A Metallurgical Study of Early Bronzes from Northern Vietnam: Some Thoughts on Methodology, Local Practices and Inter-regional Interaction
This is an abstract from the "The Current State of Archaeological Research across Southeast Asia" session, at the 84th annual meeting of the Society for American Archaeology.
This paper presents the results of the metallurgical analysis of 43 fragments of bronze artifacts recovered from Bronze Age sites in northern Vietnam. It represents the largest systematic study undertaken so far of early north Vietnamese bronzes using a range of archeo-metallurgical techniques. The artifacts, which are associated with the Dong Dau, Go Mun and Dong Son archaeological cultures, were studied using various techniques, including pXRF, SEM-EDS, and metallography. Although the sample size remains small, the compositional data on the copper, tin, lead and arsenic contents of different types of bronzes, combined with evidence of metalworking processes (e.g., hammering and heat-treatment), so far points to clear changes in metallurgical practice over the 1st millennium BCE, as well as differences with early metallurgical traditions in adjacent regions such as southeast and southwest China. The paper also reviews the uses and limitations of the different techniques used in this study of north Vietnamese bronzes.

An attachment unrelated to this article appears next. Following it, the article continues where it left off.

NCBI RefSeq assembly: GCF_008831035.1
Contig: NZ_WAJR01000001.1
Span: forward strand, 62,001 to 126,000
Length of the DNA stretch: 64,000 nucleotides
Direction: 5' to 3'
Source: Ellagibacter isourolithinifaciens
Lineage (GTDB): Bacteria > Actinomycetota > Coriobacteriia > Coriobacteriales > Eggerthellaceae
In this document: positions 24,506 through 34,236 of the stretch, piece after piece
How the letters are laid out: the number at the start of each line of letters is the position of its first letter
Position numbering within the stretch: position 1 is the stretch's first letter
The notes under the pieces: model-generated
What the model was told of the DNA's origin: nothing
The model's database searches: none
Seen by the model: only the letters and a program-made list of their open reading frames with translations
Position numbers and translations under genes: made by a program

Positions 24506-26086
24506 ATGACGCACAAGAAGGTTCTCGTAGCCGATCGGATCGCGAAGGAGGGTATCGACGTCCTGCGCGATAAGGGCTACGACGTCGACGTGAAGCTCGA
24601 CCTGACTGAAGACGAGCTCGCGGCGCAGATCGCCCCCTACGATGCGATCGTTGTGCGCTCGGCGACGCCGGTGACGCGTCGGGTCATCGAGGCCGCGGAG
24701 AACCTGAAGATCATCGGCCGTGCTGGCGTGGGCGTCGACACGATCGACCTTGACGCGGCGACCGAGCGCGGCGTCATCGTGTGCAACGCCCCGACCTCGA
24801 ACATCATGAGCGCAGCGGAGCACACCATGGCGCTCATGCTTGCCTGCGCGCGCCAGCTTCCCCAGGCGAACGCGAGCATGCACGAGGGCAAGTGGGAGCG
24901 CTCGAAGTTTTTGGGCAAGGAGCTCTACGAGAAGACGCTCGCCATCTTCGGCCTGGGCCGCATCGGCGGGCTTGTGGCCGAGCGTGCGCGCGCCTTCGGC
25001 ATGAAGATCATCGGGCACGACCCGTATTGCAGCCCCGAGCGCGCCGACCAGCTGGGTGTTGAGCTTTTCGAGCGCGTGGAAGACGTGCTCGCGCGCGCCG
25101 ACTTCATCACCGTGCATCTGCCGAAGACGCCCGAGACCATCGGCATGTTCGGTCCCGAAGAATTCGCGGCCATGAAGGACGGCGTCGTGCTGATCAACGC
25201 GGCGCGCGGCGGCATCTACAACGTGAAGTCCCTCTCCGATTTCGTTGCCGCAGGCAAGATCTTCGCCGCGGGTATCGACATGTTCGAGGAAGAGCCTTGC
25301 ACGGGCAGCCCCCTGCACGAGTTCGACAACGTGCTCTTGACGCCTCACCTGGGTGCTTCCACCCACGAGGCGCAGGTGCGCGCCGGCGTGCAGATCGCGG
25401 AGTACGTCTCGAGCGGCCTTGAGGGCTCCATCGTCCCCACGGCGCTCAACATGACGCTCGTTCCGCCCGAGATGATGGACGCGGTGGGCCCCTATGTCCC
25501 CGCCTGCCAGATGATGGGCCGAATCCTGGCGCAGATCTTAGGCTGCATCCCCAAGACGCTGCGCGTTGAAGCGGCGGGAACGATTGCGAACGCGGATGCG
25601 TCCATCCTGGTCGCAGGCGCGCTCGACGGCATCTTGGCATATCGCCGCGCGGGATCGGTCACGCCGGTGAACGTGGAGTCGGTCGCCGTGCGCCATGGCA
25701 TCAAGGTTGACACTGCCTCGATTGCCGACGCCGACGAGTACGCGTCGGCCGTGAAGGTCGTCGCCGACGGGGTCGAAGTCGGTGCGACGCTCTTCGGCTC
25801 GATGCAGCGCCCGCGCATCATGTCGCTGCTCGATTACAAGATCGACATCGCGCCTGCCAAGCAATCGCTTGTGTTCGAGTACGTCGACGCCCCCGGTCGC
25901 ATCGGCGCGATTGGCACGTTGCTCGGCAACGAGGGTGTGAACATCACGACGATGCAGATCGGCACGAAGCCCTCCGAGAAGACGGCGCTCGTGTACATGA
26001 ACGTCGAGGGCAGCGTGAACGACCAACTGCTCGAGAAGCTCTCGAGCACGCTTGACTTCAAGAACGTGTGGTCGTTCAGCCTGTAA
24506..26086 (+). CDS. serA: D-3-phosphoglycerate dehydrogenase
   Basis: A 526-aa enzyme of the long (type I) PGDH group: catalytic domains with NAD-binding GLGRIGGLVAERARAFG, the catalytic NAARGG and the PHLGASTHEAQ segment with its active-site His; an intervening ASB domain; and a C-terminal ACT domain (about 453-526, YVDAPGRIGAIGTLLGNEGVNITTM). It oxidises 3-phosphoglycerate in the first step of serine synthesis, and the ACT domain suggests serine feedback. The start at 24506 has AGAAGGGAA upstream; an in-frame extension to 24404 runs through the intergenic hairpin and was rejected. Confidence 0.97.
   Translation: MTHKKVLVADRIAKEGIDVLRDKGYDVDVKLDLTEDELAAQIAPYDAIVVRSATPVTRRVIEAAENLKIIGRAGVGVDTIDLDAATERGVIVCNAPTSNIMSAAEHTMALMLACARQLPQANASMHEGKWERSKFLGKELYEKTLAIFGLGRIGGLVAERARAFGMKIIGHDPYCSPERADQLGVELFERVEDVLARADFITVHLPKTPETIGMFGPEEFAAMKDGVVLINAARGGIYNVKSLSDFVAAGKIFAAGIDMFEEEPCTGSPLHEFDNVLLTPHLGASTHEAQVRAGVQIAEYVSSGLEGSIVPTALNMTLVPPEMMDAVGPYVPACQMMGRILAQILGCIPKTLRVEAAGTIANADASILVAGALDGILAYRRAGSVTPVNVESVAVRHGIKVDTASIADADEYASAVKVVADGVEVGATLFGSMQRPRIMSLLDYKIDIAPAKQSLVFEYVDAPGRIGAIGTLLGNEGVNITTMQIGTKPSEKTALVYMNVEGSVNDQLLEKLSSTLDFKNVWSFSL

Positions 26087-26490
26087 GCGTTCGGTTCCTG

Cite this Record
A Metallurgical Study of Early Bronzes from Northern Vietnam: Some Thoughts on Methodology, Local Practices and Inter-regional Interaction. Francis Allard, Wengcheong Lam, Nam Kim. Presented at The 84th Annual Meeting of the Society for American Archaeology, Albuquerque, NM. 2019 ( tDAR id: 451541)
This Resource is Part of the Following Collections
Asia: Southeast Asia
min long: 92.549; min lat: -11.351 ; max long: 141.328; max lat: 27.372 ;
Abstract Id(s): 24015